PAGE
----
Five Things to Know about Bankruptcy and Insolvency in Canada

Five Things to Know about Bankruptcy and Insolvency in Canada

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There are things in life that are difficult to talk about, and because of this difficulty we avoid the topic. The issue doesn’t go away though, in fact, it just gets worse.

I have a great big, beautiful dog named Aurelius. He’s a cross between a pure-bred Pyrenees Mountain Dog that escaped the pen, and the neighbouring farm dog. He is a product of love, and he is loved by my family very much.

One thing that we are not too crazy about however, is having to clean up all of his winter defecations from our backyard in the spring. This is, of course, what all dog lovers dislike about having a dog, but this issue can’t be ignored.

Life is exactly like this; at some point we have to deal with certain issues that aren’t always easy - if you know what I mean.

That is what this blog is about, helping the community to understand how bankruptcy and insolvency law works in Canada.

This is an important topic because there are companies in the community that aren’t licensed to provide bankruptcy and insolvency services (this can only be done through a Licensed Insolvency Trustee like Bromwich+Smith, and unfortunately there is information that has been published that is inaccurate. The goal is to provide you with factual information regarding your rights to restructure and manage your debt under the bankruptcy and insolvency law in Canada.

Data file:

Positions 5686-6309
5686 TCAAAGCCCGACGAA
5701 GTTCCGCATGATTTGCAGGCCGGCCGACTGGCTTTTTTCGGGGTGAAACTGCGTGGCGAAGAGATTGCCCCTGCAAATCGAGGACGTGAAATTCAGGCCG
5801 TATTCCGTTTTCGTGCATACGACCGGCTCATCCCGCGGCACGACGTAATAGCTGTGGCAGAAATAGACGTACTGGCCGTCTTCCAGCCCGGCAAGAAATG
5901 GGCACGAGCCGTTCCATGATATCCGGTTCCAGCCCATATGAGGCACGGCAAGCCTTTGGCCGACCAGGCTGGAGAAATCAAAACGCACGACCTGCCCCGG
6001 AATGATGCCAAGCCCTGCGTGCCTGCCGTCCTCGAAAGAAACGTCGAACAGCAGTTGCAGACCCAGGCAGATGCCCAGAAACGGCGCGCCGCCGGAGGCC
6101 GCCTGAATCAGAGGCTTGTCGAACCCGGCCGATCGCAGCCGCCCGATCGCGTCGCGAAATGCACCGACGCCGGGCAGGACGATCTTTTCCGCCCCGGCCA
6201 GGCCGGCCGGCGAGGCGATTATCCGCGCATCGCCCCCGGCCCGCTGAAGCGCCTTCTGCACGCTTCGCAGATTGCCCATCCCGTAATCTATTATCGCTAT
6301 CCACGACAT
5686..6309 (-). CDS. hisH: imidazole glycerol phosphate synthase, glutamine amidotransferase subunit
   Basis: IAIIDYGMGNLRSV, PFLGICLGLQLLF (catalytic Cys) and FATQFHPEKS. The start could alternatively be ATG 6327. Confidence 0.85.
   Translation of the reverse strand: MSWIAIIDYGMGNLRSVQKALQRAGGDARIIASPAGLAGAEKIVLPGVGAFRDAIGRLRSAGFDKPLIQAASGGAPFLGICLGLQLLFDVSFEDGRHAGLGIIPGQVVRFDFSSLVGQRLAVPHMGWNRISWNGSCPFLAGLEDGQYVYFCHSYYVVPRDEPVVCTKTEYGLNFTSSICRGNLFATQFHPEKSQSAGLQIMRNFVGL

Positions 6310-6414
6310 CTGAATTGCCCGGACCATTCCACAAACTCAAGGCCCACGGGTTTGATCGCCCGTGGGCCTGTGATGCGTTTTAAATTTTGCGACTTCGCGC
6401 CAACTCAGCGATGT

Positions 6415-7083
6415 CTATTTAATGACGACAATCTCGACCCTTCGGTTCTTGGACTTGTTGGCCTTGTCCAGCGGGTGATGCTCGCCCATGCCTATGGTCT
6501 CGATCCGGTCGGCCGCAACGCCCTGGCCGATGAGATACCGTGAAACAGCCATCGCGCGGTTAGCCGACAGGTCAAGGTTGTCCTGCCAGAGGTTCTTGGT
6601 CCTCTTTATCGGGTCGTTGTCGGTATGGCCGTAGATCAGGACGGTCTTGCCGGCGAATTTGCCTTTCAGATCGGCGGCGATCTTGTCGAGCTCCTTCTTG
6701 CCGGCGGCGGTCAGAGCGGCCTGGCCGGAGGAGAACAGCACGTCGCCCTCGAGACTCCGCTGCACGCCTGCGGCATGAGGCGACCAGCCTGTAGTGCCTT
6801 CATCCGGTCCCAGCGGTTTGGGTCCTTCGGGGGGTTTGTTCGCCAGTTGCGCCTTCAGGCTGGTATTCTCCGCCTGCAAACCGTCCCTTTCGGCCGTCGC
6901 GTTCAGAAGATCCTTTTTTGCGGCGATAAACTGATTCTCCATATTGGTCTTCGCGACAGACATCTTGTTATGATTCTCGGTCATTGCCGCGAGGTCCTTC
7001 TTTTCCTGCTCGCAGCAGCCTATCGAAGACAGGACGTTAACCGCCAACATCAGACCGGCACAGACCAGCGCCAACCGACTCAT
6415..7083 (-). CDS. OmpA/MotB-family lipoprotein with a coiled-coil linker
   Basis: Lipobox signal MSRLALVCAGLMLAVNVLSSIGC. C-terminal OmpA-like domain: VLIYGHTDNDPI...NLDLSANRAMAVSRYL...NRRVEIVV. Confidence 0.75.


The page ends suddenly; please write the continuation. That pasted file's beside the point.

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The topic of bankruptcy and insolvency is difficult to face (much like my backyard in the spring) we, as a people, may accept that all information that is being published online is accurate and reflects the law, rather than seeking the truth from a professional at a Licensed Insolvency Trustee firm such as Bromwich+Smith.

It’s a really crazy (and sad) negative feedback loop. And I know that this blog is not going to correct it entirely, but it is a start. The situation is only going to be corrected when people understand that if they have questions about debt and insolvency (if they are having difficulty or inability to pay their debt) they should be speaking directly with Bromwich+Smith, as a Licensed Insolvency Trustee. We are but a phone call away.

So, without further ado, here are the five things you should know about bankruptcy in Canada:

  1. Bankruptcy is a legal process not a moral one. Anyone that is struggling with debt has the right to go bankrupt. There is not a certain amount of time that you have to be struggling and suffering with debt issues before you seek the assistance of a professional in the community, such as Bromwich+Smith, as a Licensed Insolvency Trustee.
  2. Debts that are owed to the government can be included and forgiven in your bankruptcy, and you do not lose all your assets (like in monopoly), there are generous bankruptcy exemptions for personal property (including RRSPs, pensions, a vehicle, home equity, etc.) Feel free to call and speak to us about your unique personal situation. You can learn more about bankruptcy exemption here.